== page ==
Do not lock any tables that you are using
INSERT DELAYED. An
INSERT DELAYED in this case
results in an error because the insert must be handled by a
separate thread, not by the session which holds the lock.
Tables in the
cannot be locked with
TABLES, except the
The following statements are prohibited while a
LOCK TABLES statement is in
CREATE TABLE ...
DROP VIEW, and DDL statements on
stored functions and procedures and events.
For some operations, system tables in the
mysql database must be accessed. For example,
HELP statement requires the
contents of the server-side help tables, and
CONVERT_TZ() might need to read
the time zone tables. The server implicitly locks the system
tables for reading as necessary so that you need not lock them
explicitly. These tables are treated as just described:
mysql.help_category mysql.help_keyword mysql.help_relation mysql.help_topic mysql.proc mysql.time_zone mysql.time_zone_leap_second mysql.time_zone_name mysql.time_zone_transition mysql.time_zone_transition_type
If you want to explicitly place a
on any of those tables with a
TABLES statement, the table must be the only one
locked; no other table can be locked with the same statement.
Normally, you do not need to lock tables, because all single
UPDATE statements are atomic; no
other session can interfere with any other currently executing
SQL statement. However, there are a few cases when locking
tables may provide an advantage:
If you are going to run many operations on a set of
MyISAM tables, it is much faster to lock
the tables you are going to use. Locking
MyISAM tables speeds up inserting,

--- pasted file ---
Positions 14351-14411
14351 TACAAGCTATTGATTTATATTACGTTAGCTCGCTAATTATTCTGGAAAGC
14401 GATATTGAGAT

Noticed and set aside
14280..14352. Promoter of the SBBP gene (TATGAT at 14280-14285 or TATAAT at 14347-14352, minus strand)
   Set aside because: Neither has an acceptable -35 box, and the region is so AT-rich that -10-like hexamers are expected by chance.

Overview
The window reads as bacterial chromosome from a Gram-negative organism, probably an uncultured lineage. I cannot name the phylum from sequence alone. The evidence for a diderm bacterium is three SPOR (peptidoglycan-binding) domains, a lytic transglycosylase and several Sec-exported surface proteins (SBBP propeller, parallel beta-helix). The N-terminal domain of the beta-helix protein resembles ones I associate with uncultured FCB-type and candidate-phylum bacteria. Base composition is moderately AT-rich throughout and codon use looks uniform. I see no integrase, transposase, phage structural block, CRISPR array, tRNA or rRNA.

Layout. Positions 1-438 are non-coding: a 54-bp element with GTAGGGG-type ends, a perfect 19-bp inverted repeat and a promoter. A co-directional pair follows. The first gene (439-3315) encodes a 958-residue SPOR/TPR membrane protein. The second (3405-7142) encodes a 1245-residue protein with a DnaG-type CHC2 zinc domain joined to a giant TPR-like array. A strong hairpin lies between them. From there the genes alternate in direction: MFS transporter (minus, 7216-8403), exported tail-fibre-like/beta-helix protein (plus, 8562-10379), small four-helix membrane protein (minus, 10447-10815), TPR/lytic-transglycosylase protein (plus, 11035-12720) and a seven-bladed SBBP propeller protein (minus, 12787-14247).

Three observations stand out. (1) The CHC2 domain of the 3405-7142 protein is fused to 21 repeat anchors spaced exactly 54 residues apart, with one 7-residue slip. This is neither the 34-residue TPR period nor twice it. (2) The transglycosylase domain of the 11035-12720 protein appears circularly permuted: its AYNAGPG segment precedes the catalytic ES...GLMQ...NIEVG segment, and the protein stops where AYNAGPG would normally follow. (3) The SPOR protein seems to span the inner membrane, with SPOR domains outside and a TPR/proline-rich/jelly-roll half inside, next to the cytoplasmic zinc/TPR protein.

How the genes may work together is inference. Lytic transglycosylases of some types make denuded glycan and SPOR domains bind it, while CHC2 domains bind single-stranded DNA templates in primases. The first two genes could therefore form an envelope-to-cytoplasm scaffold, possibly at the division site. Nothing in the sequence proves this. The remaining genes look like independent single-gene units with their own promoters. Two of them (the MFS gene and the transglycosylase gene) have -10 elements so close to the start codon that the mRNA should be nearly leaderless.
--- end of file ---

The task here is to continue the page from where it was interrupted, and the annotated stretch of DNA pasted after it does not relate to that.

updating, or deleting on them because MySQL does not flush
the key cache for the locked tables until
TABLES is called. Normally, the key cache is
flushed after each SQL statement.
The downside to locking the tables is that no session can
READ-locked table (including the
one holding the lock) and no session can access a
WRITE-locked table other than the one
holding the lock.
If you are using tables for a nontransactional storage
engine, you must use
TABLES if you want to ensure that no other session
modifies the tables between a
SELECT and an
UPDATE. The example shown
LOCK TABLES to
LOCK TABLES trans READ, customer WRITE; SELECT SUM(value) FROM trans WHERE customer_id=
some_id; UPDATE customer SET total_value=
some_id; UNLOCK TABLES;
You can avoid using
in many cases by using relative updates (
See Section 18.104.22.168, “Transaction and Atomic Operation Differences”.
You can also avoid locking tables in some cases by using the
user-level advisory lock functions
RELEASE_LOCK(). These locks are
saved in a hash table in the server and implemented with
pthread_mutex_unlock() for high speed. See
Section 12.16, “Miscellaneous Functions”.
See Section 8.10.1, “Internal Locking Methods”, for more information on locking policy.